This Interview Will Make You Happier
What if the entire history of mainstream psychology has been focused on the wrong element of the human psyche? To psychologist Tal Ban Shahar, that may be the case: all the famed psychologists of the past few years have been focused on mental illness and distress, while precious few have looked into a much more common and arguably more fruitful side of the human experience: happiness. Shahar has sought to correct this in his research, his popular Harvard class on happiness, and his books. In his conversation with Big Think, Shahar explained his unique approach to psychology and instructed viewers on practical tips they can employ each day to be happy—and he has an answer to those who might demean his work as self help.
To Shahar, his work is self help; he is proud of the categorization, if not of some other self-professed gurus that practice something entirely different from true self-help. Shahar offered several practical applications of his research: tips for overcoming hard times, improving corporate happiness, and avoiding the temptations that Facebook and Twitter present for falling prey to the danger of perfectionism.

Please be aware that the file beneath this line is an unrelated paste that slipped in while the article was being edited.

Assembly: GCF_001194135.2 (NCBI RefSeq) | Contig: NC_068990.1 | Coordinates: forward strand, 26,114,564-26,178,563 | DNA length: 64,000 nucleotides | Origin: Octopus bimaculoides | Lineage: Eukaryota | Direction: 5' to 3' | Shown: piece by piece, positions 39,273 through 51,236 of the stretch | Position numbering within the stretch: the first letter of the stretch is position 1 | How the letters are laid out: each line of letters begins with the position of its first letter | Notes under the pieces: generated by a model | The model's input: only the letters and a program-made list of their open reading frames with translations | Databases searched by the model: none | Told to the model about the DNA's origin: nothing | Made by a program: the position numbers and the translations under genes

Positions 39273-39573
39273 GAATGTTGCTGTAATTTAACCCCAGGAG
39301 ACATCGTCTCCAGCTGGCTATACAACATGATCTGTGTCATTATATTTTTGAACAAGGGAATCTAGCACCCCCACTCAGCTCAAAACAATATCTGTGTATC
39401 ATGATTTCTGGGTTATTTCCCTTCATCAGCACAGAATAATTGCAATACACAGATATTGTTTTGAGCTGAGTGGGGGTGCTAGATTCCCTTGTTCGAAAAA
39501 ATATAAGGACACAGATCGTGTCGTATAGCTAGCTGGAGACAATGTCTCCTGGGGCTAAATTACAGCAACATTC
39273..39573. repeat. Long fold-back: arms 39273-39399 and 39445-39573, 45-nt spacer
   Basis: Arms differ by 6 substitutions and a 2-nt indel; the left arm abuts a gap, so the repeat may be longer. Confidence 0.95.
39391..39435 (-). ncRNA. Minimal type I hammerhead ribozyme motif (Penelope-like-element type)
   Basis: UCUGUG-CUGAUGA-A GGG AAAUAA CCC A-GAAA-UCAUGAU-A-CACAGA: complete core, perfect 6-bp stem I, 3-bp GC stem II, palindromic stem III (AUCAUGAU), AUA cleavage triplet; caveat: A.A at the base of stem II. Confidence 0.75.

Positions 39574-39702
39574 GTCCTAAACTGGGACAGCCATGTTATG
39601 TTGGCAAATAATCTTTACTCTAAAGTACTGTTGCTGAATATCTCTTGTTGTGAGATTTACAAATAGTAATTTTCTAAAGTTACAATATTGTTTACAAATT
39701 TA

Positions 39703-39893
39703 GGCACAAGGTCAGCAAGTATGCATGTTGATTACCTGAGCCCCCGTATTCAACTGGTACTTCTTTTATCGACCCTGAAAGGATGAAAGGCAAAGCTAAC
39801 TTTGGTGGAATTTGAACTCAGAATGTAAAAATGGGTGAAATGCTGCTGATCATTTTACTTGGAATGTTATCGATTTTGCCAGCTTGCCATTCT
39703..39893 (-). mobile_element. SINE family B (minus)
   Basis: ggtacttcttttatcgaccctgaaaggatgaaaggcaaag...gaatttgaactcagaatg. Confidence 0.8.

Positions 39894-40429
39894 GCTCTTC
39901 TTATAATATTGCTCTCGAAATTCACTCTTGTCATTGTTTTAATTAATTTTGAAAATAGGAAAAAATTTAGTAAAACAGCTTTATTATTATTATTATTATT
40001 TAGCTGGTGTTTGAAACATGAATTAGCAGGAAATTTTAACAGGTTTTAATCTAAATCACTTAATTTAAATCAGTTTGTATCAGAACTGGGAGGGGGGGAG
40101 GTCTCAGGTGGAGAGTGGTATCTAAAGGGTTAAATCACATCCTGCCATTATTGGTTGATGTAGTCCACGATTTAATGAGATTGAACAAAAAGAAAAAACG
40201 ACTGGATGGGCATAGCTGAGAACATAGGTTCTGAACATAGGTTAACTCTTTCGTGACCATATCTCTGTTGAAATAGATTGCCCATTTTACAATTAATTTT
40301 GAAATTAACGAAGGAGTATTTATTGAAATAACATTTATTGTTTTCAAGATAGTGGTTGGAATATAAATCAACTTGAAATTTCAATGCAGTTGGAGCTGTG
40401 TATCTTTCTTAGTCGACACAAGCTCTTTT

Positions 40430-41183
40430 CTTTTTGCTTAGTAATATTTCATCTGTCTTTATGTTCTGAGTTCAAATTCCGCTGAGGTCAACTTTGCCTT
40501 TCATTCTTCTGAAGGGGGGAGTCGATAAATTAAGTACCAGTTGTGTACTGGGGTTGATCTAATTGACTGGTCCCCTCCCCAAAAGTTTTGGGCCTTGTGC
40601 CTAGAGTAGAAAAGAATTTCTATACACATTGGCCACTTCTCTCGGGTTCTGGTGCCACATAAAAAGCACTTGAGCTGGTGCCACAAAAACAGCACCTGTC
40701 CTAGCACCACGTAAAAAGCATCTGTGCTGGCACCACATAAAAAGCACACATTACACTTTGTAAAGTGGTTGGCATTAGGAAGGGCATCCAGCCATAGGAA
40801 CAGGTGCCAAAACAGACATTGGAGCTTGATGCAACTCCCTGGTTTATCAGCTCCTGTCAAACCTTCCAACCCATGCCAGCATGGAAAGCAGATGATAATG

We also asked Shahar if happiness was really the be all and end all of human experience: what about the great tortured artists of the world? Shahar argued that true happiness doesn't preclude unhappiness and that it was far from being just another opiate of the masses.
Orangutans join humans and bees in a very exclusive club
- Orangutan mothers wait to sound a danger alarm to avoid tipping off predators to their location
- It took a couple of researchers crawling around the Sumatran jungle to discover the phenomenon
- This ability may come from a common ancestor
- The EAST reactor was able to heat hydrogen to temperatures exceeding 100 million degrees Celsius.
- Nuclear fusion could someday provide the planet with a virtually limitless supply of clean energy.
Journaling can help you materialize your ambitions.
- Organizing your thoughts can help you plan and achieve goals that might otherwise seen unobtainable.
- One way to view your journal might be less of a narrative and more of a timeline of decisions.
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